Liz Schunk, Kennesaw State University
Kevin Simmons, Louisiana State University
While some academic advisors remain at one institution, many professionals inevitably move to another institution throughout their careers. Whether it be for monetary, family, or other reasons, it is often necessary to make the leap. Many advising roles have some similarities regarding registration, graduation, and orientation. However, there are many subtle but significant differences that can be taken into consideration when looking for a new academic advising position.
Mandatory Versus Optional Advising
The culture around academic advising at each institution can largely be determined by the mandatory or optional nature of academic advising for students. Mandatory advising is a requirement that students must get academic advisement once per semester whether that be face-to-face, virtual, or in a group setting. If the advisor-to-student ratio is particularly uneven, this may be completed via email. Communicating with an advisor regularly has been proven to increase persistence rates of students (Klepfer & Hull, 2012; Nutt, 2003). Mandatory advising can be tough to manage with a large caseload. Sometimes, advisors simply do not have enough time to hold a 30-minute advising session with each student in their caseloads. Additionally, mandatory advising may be unnecessary for certain students. However, one study found that mandatory advising is supported over optional advising by students (Smith & Allen, 2014). The consistency of meetings also enables advisors to easily build rapport with students.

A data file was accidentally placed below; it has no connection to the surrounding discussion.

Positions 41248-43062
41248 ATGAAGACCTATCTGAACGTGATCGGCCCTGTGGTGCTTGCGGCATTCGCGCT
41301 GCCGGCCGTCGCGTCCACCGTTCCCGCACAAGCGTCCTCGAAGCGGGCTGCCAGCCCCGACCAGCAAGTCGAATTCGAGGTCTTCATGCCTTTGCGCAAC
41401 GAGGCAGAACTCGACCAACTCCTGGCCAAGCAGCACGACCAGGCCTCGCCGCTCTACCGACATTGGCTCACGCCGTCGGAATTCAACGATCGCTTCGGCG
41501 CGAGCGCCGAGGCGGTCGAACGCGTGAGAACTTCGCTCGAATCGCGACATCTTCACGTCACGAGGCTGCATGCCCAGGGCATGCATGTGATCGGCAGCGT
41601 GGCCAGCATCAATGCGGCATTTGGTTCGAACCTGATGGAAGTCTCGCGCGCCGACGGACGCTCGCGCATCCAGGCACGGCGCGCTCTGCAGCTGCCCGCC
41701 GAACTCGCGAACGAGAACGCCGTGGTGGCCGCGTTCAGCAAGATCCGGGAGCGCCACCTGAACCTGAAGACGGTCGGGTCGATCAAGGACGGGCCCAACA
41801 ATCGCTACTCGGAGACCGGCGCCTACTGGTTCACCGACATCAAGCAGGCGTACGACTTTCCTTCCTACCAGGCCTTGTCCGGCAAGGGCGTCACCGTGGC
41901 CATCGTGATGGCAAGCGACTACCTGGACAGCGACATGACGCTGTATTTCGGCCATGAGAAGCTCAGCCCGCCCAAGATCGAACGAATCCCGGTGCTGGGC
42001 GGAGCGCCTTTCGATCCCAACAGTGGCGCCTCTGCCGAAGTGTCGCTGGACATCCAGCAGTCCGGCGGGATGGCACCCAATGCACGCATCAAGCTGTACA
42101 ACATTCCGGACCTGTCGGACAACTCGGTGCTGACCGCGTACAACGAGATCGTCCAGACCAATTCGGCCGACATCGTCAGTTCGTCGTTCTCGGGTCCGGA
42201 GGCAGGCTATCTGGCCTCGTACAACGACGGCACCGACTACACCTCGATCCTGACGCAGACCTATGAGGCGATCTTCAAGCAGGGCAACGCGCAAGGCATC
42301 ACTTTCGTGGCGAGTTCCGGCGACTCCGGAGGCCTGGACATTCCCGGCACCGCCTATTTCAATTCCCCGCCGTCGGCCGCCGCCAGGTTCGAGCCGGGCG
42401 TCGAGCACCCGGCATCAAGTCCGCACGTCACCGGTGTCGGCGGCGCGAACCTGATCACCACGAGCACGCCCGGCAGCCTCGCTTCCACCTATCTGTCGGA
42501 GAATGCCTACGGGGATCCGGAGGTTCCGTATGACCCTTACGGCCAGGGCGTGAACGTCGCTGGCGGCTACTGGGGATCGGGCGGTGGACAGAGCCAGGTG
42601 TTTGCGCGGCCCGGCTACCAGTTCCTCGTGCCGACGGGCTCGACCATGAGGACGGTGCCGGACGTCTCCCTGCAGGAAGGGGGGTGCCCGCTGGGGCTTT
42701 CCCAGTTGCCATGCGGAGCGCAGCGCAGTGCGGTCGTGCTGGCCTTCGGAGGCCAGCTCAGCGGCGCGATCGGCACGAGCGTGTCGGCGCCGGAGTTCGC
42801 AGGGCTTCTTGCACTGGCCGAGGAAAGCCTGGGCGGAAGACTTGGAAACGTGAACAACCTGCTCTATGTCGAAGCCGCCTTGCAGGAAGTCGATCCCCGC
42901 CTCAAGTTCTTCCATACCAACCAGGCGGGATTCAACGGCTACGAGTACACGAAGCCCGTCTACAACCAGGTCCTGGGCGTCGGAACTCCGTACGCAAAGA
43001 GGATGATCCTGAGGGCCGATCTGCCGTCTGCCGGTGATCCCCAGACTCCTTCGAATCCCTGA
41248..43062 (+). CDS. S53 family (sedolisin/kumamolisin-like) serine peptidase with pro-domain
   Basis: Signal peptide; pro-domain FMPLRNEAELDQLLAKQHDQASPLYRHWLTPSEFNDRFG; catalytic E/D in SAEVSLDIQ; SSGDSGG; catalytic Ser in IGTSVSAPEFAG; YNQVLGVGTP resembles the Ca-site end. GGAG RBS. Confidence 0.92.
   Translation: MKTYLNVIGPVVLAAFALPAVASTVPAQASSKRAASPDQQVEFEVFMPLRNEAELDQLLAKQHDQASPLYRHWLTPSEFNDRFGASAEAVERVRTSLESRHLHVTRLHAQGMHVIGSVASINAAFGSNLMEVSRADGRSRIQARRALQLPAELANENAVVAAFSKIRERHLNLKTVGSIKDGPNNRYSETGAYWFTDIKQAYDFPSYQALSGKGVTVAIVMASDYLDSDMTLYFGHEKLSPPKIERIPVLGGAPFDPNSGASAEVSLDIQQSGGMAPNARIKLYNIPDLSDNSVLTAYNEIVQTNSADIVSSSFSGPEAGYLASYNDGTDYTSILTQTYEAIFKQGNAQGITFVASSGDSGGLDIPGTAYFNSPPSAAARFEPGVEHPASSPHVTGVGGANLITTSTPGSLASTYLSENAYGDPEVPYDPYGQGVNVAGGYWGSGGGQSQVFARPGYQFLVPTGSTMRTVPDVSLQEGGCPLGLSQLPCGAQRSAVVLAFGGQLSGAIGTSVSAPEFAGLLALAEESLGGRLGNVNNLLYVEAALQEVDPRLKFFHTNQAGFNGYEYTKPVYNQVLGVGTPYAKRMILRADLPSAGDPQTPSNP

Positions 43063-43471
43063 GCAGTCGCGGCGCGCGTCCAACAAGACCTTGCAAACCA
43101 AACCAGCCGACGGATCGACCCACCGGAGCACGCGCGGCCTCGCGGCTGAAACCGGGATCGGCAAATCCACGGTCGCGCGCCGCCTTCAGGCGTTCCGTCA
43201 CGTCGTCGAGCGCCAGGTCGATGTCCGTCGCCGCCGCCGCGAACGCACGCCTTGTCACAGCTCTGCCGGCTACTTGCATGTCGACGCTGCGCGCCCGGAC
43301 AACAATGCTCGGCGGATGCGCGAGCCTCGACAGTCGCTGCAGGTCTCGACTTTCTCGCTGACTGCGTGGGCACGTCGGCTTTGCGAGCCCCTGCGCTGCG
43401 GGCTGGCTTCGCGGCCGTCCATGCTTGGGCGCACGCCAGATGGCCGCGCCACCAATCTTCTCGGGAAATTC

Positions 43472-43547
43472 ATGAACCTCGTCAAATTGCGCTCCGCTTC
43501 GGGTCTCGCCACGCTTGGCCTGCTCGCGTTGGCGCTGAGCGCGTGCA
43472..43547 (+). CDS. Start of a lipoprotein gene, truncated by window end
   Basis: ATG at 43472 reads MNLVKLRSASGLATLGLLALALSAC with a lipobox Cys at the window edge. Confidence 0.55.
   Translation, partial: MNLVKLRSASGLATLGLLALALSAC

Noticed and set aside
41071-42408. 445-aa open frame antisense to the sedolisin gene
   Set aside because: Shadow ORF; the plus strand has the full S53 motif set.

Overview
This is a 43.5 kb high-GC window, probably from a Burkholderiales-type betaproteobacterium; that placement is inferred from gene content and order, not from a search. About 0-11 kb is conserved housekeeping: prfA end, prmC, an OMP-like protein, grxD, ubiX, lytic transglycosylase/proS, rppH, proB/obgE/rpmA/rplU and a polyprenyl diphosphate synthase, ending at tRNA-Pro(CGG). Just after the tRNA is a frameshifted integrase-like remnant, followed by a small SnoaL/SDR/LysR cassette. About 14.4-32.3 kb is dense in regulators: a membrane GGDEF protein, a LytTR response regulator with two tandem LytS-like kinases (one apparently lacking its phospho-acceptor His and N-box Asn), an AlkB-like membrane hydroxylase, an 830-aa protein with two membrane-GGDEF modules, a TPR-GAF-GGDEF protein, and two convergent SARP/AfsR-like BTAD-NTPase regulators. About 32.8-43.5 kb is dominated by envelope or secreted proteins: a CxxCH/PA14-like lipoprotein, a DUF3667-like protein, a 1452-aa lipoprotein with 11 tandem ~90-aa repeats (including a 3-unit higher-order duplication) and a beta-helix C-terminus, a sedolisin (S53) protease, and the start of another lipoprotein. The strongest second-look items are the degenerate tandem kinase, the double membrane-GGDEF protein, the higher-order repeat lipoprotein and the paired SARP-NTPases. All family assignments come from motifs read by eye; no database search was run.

Optional advising allows students to only utilize academic advising when necessary and ensures that fewer advisors can serve a larger volume of students. While many students would benefit from regular meetings, that is not the case for every student. Not all colleges and universities have the capacity to implement mandatory advising or may choose to utilize these resources on other retention efforts. These may include academic coaching, tutoring, supplemental instruction, first-year seminars, or additional orientation efforts (McFarlane, 2019).
Advising can be mandatory for some students and not for others. For example, institutions may have preventative measures in place to require first-year students, students performing poorly, or students nearing graduation to meet with an advisor. According to the most recent NACADA National Survey of Academic Advising (Self, 2013), advising is mandatory at 42.9% of institutions, optional at 34.3% of institutions, and mandatory for certain students at 22.9 % of institutions.
Both mandatory and optional advising have benefits and drawbacks. Shifting from one type of advising structure to another can create a surprising contrast, and the adjustment period takes time. Advisors should take their preference for the two into consideration when searching for a new position.
Caseloads and Other Advising Duties